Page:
TIME, after TIME at the Ronchini Gallery
TIME, after TIME opens today in Dering Street, continuing the Ronchini Gallery’s exploration of pioneering movements in Italian art and paralleling the similarities between contemporary American artists and innovative Italian artists from the 1950s, 60s and 70s and the arte povera movement. The works on show include vibrant Alighiero Boetti’s alongside intriguing mixed media pieces and some more delicate sketch pieces.
Arte povera emerged out of the decline of abstract painting in the late 1950s and signalled a return to the older avant-garde approaches to making art. Many of the young American artists featured in TIME, after TIME share this focus on simplicity and the use of artisan materials. New York artist Andrew Brischler, for example, takes a fascinatingly organic approach to his work, leaving canvas on his studio floor to gather the dirt of the natural environment before polishing it into a finished work later on. California-born Sam Falls takes a similarly holistic approach, using garden lattice placed on wooden boards and left in the sun to create a grid on the surface before use.
Curators Carlo Berardi and Jason Lee took their inspiration from Alighiero Boetti’s definition of “vice versa: a word between a circle and an hourglass”. This notion of a shared unconscious and a sense of the return is intriguingly evinced in the work on display. Some of the most contemporary looking works, such as Paolo Scheggi’s overlapping canvas work Zone Riflesse, are actually amongst the older pieces on display. It is precisely through this almost jolting juxtaposition of works that TIME, after TIME taps into the transcendent quality that great art always aspires to and, in doing so, simultaneously revitalises past artistic movements while paying homage to the inspiration they have had and are continuing to have on artists from entirely separate generations and cultures.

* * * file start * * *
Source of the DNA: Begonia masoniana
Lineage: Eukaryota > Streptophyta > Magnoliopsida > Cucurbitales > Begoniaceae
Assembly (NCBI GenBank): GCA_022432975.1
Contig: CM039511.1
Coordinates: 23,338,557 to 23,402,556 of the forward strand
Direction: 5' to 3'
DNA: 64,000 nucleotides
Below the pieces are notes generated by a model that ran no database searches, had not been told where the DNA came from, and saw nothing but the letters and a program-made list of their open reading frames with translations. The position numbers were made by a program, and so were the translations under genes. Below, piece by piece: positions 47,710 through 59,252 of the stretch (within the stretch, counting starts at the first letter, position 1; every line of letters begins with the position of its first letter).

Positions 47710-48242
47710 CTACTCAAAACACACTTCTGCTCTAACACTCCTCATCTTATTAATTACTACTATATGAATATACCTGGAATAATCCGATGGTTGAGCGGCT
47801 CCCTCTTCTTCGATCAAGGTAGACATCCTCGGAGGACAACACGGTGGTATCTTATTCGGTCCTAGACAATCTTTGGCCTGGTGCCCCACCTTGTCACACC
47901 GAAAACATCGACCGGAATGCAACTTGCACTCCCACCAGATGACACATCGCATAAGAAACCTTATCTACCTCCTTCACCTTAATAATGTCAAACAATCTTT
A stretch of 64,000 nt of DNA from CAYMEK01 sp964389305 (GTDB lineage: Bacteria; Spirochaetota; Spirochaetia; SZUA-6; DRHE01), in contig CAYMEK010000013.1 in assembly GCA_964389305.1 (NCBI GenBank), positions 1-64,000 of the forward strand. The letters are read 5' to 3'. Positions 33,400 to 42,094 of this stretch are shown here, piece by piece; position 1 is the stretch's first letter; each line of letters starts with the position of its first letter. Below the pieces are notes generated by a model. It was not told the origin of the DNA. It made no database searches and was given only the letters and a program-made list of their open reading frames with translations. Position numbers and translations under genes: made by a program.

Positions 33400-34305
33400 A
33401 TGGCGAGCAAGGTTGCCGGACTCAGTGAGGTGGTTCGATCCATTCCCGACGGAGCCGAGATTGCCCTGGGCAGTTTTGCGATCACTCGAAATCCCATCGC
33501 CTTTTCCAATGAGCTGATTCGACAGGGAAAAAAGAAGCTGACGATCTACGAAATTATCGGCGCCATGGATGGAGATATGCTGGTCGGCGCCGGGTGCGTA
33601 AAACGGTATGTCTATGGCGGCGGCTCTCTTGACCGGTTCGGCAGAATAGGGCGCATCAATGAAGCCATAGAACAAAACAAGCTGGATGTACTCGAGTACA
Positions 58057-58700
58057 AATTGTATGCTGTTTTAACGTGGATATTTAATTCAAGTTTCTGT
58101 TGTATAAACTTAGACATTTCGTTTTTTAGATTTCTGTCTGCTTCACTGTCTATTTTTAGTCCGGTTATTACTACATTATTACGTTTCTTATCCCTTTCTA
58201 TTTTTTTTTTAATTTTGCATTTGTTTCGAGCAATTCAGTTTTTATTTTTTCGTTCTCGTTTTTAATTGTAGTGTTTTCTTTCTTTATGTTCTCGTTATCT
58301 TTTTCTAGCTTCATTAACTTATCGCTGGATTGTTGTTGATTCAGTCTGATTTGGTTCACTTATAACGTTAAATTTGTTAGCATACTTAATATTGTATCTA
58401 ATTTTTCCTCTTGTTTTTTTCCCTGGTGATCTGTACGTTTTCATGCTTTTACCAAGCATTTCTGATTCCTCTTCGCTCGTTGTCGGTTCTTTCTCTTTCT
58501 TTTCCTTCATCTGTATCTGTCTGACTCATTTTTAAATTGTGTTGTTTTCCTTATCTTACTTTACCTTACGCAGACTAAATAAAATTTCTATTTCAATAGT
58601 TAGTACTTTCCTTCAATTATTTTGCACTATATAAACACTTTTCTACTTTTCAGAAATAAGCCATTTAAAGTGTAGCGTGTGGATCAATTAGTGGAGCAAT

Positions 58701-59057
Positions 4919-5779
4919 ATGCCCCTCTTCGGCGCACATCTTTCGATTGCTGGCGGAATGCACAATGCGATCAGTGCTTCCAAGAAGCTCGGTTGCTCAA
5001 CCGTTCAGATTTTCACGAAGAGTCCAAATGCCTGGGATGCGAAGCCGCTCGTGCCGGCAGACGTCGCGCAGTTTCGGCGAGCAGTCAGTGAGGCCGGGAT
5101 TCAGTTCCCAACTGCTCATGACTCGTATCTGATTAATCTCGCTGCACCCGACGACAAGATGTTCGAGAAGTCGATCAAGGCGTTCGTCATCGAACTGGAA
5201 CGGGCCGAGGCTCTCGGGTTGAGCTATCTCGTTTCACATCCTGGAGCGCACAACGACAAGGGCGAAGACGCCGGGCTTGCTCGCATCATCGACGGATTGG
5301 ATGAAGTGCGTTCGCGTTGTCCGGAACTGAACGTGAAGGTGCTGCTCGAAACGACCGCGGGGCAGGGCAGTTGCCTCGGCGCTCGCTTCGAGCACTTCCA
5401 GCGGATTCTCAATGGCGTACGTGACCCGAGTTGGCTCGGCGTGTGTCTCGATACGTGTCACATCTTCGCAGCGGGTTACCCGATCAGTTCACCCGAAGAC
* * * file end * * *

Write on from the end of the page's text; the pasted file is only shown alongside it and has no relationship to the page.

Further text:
The exhibition is described as “Parallels Between Young American Artists and Italian Masters.” It is a brave and intriguingly executed project, as it is by quite literally hanging contrasting pieces in parallel that the exhibition’s real message begins to sparkle. I was particularly taken by the choice to place Texan Rebecca Ward’s richly textured pieces – mixing fabric, sheetrock mud, oil, graphite, bleach, ink and spray paint in 16 works that descend like a wave from the upper right corner downwards – alongside the delicate pencil sketching of Alberto Burri’s 1973 work Drawing of Bones. Decisive, unexpected juxtapositions such as this, are what make the exhibition so fresh and worthwhile.
TIME, after TIME will run from 6th September – 4th October 2012 at the Ronchini Gallery, 22 Dering Street, London W1S 1AN. Entry is free.
For more information about the Ronchini Gallery click here.